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Kasich Returns To Familiar Territory For State Of The State


Ohio Governor John Kasich is set to deliver his  State of the State speech in Wilmington on Tuesday. Wilmington is an area Kasich has focused on in recent campaigns.  Ohio Public Radio's Jo Ingles reports.

Back in 2010, the small Clinton County town of Wilmington was hurting.  One of its biggest employers, DHL, a major shipping company, had closed its operation, leaving about 10,000 people without jobs. And that’s substantial when you consider the population of Wilmington proper was around 12,000 at that time. It’s something Governor Kasich highlighted in his first campaign for Governor.

Ad “What we see here at DHL really we see all over Ohio. We have lost 400,000 jobs.  It’s not a statistic. It’s people.” (fade under)

Even after he was elected the first time, Kasich continued to use Wilmington as an example of what needed to be fixed in Ohio. He held news conferences there to talk about new jobs that have since materialized.  And in the 2014 election, his campaign made another ad with a former DHL worker named Johnny.

Johnny “Governor Kasich has provided the leadership to create this facility which enables us to provide more jobs.  Wilmington is coming back. More jobs are being created. Unemployment has been cut in half. For the people who work here, this job is a ray of hope.”

And that’s the story Ohioans are likely to hear when Kasich delivers this year’s State of the State speech from Wilmington. Mayor Randy Riley is excited about it.

Riley “For one day, the city of Wilmington and Clinton County will be the center of government for all of the state of Ohio.”

Riley says this will give Wilmington the chance to shine.

Riley “It will give us the opportunity, Jo, to show off Wilmington, not just to the Governor, obviously he’s been here before, but to show it off to Senators and State Representatives and the state, the entire state, people who have never been here before. And quite frankly, I think we have reasons to brag.”

Riley says back in 2008 and 2009, Wilmington was the poster child for the economic recession. And while Riley gives Kasich some credit for helping to turn Wilmington around, he also heaps much of the credit on the people who live there.

Riley “I think we are an independent bunch. And we decided that we are going to take care of ourselves and we are going to start recruiting businesses. And we are going to basically take care of ourselves. And we have done a good job. And I believe that, I believe that, Jo, has sort of inspired the Governor. He uses us as sort of an example I hear in other areas. I’ve heard it said that Governor Kasich has said if we can help Wilmington, if we can turn around Wilmington, we can turn around the whole state. And a lot of the things that he has done as Governor in the past four years has done that….with lessening taxes, making Ohio a more business friendly environment.”

And that’s what Kasich is likely to talk about when he addresses Ohioans, praising the hard work the local community has put into redevelopment of the air park that once housed DHL. And Kasich will likely point out the state has put dollars into that investment too. Beyond that, Kasich is inclined to talk about parts of his proposed budget that he thinks will further spur development in the state. That includes nearly wiping out the income tax for most of Ohio’s small businesses and providing another round of income tax breaks. But Democrats are likely to point out those breaks come with a price, including sales tax increases that disproportionately affect lower and middle class Ohioans. Senate Minority Leader Joe Schiavoni says these proposed tax reforms actually hurt them.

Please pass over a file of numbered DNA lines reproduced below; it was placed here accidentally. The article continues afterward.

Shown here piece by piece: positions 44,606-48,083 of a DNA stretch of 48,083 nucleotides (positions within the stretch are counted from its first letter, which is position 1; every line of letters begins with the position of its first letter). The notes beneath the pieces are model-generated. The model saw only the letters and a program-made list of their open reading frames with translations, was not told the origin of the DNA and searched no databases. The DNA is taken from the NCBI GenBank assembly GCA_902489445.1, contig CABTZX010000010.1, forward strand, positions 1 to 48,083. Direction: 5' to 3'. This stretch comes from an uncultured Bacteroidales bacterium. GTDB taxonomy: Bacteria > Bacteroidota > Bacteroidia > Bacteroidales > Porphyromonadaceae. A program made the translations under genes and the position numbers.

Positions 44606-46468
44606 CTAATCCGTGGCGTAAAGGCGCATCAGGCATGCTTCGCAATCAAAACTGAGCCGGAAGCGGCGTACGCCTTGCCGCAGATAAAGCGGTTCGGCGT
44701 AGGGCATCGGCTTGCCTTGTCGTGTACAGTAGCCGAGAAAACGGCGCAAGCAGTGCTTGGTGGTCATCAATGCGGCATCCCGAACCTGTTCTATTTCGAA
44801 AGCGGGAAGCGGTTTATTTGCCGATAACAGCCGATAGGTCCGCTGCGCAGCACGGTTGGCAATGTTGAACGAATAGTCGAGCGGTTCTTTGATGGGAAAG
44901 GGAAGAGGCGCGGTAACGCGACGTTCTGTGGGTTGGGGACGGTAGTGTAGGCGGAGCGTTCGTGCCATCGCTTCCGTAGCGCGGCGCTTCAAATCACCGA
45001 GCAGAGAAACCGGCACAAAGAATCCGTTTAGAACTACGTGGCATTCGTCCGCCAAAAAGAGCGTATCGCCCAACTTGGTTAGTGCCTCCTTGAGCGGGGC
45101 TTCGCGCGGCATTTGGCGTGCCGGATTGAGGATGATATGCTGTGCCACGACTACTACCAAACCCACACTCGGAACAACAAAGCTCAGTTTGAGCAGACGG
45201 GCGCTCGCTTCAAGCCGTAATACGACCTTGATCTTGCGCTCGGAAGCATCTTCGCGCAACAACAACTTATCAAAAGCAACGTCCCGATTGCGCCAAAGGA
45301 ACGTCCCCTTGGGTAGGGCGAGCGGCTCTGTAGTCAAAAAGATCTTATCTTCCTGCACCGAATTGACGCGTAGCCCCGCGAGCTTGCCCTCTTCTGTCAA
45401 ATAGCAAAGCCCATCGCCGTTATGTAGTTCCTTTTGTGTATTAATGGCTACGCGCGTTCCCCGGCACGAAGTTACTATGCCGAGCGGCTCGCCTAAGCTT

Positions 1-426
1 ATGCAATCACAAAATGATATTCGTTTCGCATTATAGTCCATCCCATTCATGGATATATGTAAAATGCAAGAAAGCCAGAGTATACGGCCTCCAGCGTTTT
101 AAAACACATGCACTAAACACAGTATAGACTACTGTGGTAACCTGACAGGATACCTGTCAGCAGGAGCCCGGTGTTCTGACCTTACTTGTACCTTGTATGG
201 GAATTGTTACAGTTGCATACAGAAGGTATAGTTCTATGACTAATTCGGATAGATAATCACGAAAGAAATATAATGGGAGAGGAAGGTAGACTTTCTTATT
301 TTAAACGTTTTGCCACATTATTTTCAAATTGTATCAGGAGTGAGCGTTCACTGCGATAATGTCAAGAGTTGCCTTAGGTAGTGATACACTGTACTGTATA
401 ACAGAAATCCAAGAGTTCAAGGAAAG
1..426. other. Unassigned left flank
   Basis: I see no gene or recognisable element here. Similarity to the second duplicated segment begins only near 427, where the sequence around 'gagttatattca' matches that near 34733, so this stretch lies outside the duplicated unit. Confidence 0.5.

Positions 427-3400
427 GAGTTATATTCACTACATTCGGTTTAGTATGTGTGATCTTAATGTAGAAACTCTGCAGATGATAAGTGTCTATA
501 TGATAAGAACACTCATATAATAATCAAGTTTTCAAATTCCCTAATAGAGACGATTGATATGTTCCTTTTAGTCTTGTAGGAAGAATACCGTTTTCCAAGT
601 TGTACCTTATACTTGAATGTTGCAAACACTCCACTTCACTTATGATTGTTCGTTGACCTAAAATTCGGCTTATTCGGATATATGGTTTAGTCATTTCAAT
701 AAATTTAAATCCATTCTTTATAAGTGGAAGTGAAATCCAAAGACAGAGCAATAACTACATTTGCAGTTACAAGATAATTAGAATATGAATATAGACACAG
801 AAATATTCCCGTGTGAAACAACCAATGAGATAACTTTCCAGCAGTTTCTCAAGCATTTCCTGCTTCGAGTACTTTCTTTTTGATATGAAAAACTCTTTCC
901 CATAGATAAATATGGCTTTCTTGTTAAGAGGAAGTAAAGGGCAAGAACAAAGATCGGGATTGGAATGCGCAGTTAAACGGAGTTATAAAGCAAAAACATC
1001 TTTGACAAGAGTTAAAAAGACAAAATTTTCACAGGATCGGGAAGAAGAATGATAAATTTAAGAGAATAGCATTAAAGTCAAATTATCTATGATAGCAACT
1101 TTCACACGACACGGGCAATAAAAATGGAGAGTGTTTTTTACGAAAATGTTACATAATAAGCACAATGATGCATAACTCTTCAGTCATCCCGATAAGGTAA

Schiavoni “They’re getting a few bucks back in their state tax but they are paying out more in other places.”

The Democrats often cite studies that show small business tax cuts do little or nothing to spur development because they don’t translate into job creation.

The Statehouse News Bureau was founded in 1980 to provide educational, comprehensive coverage of legislation, elections, issues and other activities surrounding the Statehouse to Ohio's public radio and television stations. To this day, the Bureau remains the only broadcast outlet dedicated to in-depth coverage of state government news and topics of statewide interest. The Bureau is funded througheTech Ohio, and is managed by ideastream. The reporters at the Bureau follow the concerns of the citizens and voters of Ohio, as well as the actions of the Governor, the Ohio General Assembly, the Ohio Supreme Court, and other elected officials. We strive to cover statehouse news, government issues, Ohio politics, and concerns of business, culture and the arts with balance and fairness, and work to present diverse voices and points of view from the Statehouse and throughout Ohio. The three award-winning journalists at the bureau have more than 60 combined years of radio and television experience. They can be heard on National Public Radio and are regular contributors to Morning Edition, All Things Considered and Marketplace. Every weekday, the Statehouse News Bureau produces in-depth news reports forOhio's public radio stations. Those stories are also available on this website, either on the front page or in our archives. Weekly, the Statehouse News Bureau produces a television show from our studios in the Statehouse. The State of Ohio is an unique blend of news, interviews, talk and analysis, and is broadcast on Ohio's public television stations. The Statehouse News Bureau also produces special programming throughout the year, including the Governor's annual State of the State address to the Ohio General Assembly and a five-part year-end review.
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